autism

Autism Parents: It’s Okay.

I wanted to say publicly the things I’ve said to so many parents I’ve encountered along the way: It’s okay.

It’s okay to be upset when your child is diagnosed with autism. It’s okay for it to take a while for you to adjust your entire world to a new normal. It’s okay to be sad. To be frustrated. To scream into pillows and cry yourself to sleep at night. It’s okay. It doesn’t mean you love your child any less. It doesn’t mean you don’t want them if you don’t want their autism. What good parent wants their child to have a disability? What good parent doesn’t feel pain at the sight of their child struggling? Having a tough time with the diagnosis shows how much you love them. It’s not because you don’t accept them. Don’t ever, ever, let anyone tell you differently.

autism parents it's okay
Me holding Casey, both exhausted after a rage that lasted several hours.

You will go through the motions. You will seek desperately for a cure. You will despair when you realize that there is no cure. You will get through that. You will move on to a place of understanding. It’s okay to get your child carefully chosen therapy and programs that will benefit them. It doesn’t mean you are trying to change who they are or stamp out their autism. It means that you want to give your child every opportunity to manage their disability and to thrive in this world. What parent, of neuro-typical children or other, doesn’t want their child to be given every chance to succeed? Does my getting Abby, my daughter with Down syndrome, therapy and extra help at school mean that I don’t accept her Down syndrome? No, it just means that I want her to be the best Abby she can be. It’s the same for my two children without disabilities. I want them to grow and learn to the best they can. Doesn’t mean I don’t accept that their best might not be the same as others.

Acceptance doesn’t mean you don’t have the right to be tired. To be frustrated. To be sad. Acceptance doesn’t come all at once and you will find it’s more of a tight rope than a way of life. It’s been 8 years since Casey was diagnosed. It took me years to get to a place where I was okay with him having autism. I still hurt when he hurts, it still kills me when he’s sad that people don’t invite him to parties or exclude him from games because he doesn’t understand social norms, or because he freaks out when things get to be too much. It doesn’t mean that I don’t ache to take the pain away he feels when his world isn’t the way he wants it to be. I am his mom first. Having empathy for my pain is not the same as sorrow or not accepting him for who he is. It means I love my child fiercely and I hate when he suffers because of his autism.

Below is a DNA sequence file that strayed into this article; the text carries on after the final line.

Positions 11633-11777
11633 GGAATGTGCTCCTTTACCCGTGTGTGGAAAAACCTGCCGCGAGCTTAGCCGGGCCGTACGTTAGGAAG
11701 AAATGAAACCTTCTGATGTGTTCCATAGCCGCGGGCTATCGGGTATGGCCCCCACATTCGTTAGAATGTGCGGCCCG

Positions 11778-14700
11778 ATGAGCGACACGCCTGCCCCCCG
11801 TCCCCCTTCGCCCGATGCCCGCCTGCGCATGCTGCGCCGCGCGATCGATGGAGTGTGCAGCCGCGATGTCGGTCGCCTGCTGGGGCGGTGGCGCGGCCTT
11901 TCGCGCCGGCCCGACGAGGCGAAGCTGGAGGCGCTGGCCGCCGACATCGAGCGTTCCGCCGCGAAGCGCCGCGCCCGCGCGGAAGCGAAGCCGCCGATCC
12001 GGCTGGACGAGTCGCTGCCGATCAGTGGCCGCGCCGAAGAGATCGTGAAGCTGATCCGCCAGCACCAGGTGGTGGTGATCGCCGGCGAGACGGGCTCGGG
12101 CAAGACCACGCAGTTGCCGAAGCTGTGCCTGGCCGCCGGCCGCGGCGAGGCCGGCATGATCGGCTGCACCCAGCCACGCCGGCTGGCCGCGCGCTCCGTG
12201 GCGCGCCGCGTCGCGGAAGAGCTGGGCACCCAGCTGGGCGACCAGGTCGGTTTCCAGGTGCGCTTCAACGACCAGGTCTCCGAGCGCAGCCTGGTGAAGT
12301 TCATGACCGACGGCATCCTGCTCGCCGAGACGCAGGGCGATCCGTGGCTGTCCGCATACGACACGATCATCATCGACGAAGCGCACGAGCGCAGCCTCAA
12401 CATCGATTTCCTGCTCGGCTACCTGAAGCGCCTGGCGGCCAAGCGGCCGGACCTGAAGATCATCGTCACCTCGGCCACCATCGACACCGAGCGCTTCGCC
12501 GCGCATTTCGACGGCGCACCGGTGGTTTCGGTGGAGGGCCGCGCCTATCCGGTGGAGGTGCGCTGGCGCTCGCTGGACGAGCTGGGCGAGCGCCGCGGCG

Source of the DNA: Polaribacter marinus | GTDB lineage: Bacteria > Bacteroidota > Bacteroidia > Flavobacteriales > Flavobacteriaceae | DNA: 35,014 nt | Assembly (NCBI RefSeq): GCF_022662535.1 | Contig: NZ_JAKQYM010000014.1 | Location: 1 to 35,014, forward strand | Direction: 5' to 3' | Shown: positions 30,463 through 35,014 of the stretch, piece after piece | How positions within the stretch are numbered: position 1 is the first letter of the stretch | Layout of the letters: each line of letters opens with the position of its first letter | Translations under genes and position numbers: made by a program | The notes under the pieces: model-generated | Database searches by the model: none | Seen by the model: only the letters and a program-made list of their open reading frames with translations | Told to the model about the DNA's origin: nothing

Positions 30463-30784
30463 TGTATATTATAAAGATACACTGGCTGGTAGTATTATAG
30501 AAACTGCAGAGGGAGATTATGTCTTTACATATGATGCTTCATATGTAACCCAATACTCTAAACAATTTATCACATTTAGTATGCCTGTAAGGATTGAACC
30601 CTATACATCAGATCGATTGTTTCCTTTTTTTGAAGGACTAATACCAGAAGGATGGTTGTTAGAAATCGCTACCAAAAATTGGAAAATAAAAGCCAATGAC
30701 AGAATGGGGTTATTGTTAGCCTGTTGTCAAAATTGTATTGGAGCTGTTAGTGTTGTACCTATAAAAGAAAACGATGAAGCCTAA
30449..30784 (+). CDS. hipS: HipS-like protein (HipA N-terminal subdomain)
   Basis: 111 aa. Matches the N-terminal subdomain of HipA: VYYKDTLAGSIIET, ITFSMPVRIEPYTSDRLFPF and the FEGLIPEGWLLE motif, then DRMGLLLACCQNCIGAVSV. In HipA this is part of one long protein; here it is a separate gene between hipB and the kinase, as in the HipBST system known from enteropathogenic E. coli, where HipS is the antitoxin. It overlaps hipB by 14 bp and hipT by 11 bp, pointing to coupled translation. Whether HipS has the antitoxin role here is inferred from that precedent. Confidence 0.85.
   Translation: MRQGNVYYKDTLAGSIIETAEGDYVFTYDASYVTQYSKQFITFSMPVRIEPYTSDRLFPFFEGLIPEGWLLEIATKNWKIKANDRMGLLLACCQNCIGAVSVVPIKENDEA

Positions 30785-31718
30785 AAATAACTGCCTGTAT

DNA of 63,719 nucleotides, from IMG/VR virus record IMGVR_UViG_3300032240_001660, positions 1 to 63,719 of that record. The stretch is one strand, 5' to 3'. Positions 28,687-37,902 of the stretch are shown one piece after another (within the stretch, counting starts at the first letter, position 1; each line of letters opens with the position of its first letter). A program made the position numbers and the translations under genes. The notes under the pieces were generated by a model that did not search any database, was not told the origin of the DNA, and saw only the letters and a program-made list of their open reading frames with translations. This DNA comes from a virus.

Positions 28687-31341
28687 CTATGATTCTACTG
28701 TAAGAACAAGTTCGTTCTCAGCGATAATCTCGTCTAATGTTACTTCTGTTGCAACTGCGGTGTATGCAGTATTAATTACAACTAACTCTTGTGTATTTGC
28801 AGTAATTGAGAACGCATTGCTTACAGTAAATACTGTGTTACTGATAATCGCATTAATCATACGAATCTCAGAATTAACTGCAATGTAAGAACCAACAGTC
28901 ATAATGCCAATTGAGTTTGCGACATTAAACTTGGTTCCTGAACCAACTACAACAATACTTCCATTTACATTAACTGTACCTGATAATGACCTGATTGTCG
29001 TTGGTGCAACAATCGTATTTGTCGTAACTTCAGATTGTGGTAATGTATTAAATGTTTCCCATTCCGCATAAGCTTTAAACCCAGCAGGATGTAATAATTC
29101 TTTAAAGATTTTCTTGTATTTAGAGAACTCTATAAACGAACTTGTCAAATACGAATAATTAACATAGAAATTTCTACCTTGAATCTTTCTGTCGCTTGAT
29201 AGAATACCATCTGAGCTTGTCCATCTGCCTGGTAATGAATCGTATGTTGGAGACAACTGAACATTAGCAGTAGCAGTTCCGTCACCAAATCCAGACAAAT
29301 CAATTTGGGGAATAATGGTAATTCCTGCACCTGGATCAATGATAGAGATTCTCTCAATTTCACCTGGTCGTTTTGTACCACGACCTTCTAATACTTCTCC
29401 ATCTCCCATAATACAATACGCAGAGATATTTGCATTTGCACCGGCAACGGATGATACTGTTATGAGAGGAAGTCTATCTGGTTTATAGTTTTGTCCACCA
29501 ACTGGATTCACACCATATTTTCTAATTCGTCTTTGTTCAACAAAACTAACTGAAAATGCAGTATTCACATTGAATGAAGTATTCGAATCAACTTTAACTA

Autism is a disability. It’s not wrong to say that. It’s not ableist to want your child to be the best that they can be. It’s parenting.

Stay away from people who tell you that it’s not okay to feel anything you are feeling as you work to get through the day. It’s okay to not be okay all of the time. Some pain demands to be felt in order to deal with it and move on. It’s not wrong to seek help when you find that you cannot manage the pain on your own. Find friends that understand. Go to parent meetings in the school district or seek them out through your Early Intervention program. They’re out there. Above all, be honest. With yourself and with others around you. Accept help when people offer. Take any break you can get.

You will find in quiet moments the good in autism. Even if they are fleeting. Even if it’s harder than you had ever thought it would be. You will one day stop seeing the autism as separate from your child but a piece of what makes them who they are. You won’t even realize that it’s been happening for a while. And you will see that you wouldn’t change who they are for anything. You will find joy in their joy, whatever looks like. It doesn’t mean it will be easy. It means it’s okay.

7 thoughts on “Autism Parents: It’s Okay.

  1. Why do I read your blog?.I don’t have children with autism or any label. Your insight can be applied to many diverse parenting situation. Keep sharing, keep posting, I will be listening.

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  2. OMG, this is spot on. Thank you, thank you, thank you. I get so annoyed when other people (who may or may not have autism or even children on the spectrum) tell me how I should feel. Excuse me? When did you become the emotion police? Hugs, Lexi!!!

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  3. Thank you for that today of all days. My son is not autistic but has been diagnosed with debilitating crohns disease. I ache for him and the pain he feels. You saying sometimes we need to feel the pain to move on helps me think I’m okay. Thank you for your understanding of ddisabilities. I’m new with all this. I’ll get there

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  4. I’ve been watching your blog for a little while and this post, actually the picture, just hit me. My son’s rages have driven us through many trials, every time with big hopes. It’s a nice connection to “meet” others with similar lives. We just keep on keepin’ on!

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  5. Just found you through Facebook. This speaks so very, very well to what so many of us feel. It took me six years to get to the place of being okay when things were not okay. To accept my son for who he is, the way he was created to be. We have sought out therapies in order to help him thrive and learn to live as best he can. Autism is not going to go away. It’s not going to magically disappear in the morning. Autism makes life hard. It makes it hard for my son, for his two brothers, for my husband and I, for our extended family, in school, in church, in public, etc. But we’re okay. Sometimes we’re not okay, but even when we’re not, we are. 🙂 God bless!

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